The far right side of the pages I read, before finally giving up,have basically been cut off. Changing text size did not help. Anyone who has read early Heinlein will immediately recognize the irony.
Anonymous More than 1 year ago
Worked when i first bought this book several months back, but it now has all text cut off halfway through each line. Same issue both on my nook simple touch and android nook app. This problem also cropped up with two other ebooks from Spectrum publishing. Disapointing, as this is one of my favorite stories from RAH
LaKitteh More than 1 year ago
I am a huge fan of Robert A Heinlein but I did not enjoy this book. While the plot was original and interesting the book seemed to drag... the dialogue seemed unwieldy, and I never felt any real interest or attachment with the characters. I am sure many sci-fans will enjoy it, but this one just did not snag me the way his other books have. If you are a first time reader of Heinlein's books, try Time Enough For Love or Starship Troopers! They really show the author's talents at his best!
VVilliam on LibraryThing More than 1 year ago
A very quick read about a space shuttle drifting endlessly in space for many generations. There are many interesting analogies to religion and coming of age. Joe-Jim is also an excellent character, although many of the other characters are flat. Overall Heinlein does an excellent job coming up with an intriguing scenario and following it through to all the consequences of it.
burningtodd on LibraryThing More than 1 year ago
Robert Heinlein at his best. This man was a genius and I hate that he is dead. A book about a group of people on a spaceship that believe the space ship is the end all be all of reality.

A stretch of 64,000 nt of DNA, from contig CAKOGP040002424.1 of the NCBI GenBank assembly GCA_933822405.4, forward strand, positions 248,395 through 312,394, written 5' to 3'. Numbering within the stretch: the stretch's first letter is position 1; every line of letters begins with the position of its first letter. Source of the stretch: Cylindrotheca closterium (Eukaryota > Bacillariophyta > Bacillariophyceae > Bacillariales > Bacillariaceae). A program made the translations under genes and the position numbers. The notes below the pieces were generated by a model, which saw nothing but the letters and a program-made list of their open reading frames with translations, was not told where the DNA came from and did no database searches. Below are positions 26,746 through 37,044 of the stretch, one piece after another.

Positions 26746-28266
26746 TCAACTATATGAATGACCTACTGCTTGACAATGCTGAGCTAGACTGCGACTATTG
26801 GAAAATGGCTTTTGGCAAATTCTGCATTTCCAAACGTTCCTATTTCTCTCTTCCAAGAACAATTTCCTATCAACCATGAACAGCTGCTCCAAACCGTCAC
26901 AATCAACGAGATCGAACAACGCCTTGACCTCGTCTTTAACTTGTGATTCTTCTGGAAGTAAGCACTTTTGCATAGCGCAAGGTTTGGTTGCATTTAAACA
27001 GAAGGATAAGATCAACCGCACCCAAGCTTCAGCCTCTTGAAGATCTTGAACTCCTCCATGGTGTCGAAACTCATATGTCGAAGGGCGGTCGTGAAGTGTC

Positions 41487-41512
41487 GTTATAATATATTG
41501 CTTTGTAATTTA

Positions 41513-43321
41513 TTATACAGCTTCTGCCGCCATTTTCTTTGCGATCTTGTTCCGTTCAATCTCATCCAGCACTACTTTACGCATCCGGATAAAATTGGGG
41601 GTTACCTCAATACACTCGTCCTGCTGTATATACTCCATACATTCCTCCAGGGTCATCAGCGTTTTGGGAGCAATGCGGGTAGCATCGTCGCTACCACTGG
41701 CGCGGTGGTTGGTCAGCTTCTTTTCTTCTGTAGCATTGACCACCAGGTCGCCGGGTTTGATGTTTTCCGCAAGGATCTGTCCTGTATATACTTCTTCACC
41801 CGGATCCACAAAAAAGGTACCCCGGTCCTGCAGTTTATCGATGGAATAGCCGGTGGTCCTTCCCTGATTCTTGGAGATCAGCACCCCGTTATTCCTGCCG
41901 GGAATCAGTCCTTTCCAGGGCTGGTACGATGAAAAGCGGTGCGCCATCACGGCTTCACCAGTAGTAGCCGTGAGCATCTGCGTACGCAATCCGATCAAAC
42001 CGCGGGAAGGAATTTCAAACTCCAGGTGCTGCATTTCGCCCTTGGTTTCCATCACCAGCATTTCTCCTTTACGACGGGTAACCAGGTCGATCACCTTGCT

RandyStafford on LibraryThing More than 1 year ago
This may not be the first generation starship tale, but it's probably the first where the passengers have forgotten that they're in a ship and that its corridors and rooms are not the universe. This novel combines the story of Galileo with political intrigue and military conquest, all aboard a starship that has lapsed into feudalism after a mutiny in the crew long ago. After the mutiny, people forgot not only their mission to travel to Far Centaurus but that there was a universe outside the ship's hull. Books are still around, but physics and astronomy are treated like elaborate allegories by the "scientists" and not realities. Barbaric muties roam the upper decks, and cannibalism is not unknown, infantcide a common practice. Scientist novitiate Hugh Hoyland plays the Galileo role. He is captured by two-headed mutant Joe-Jim and, when he's not playing checkers with either of the twins, has the run of their library and the benefit of their intellects. It's from that unlikely source that Hoyland learns the truth about the ship and the world outside. And he begins to form a plan to complete the mission.First published in 1941 as two short stories, "Universe" and "Common Sense", this story still entertains with its heroism, intrigue, and action. They are, chronologically, also the last short stories in Heinlein's Future History.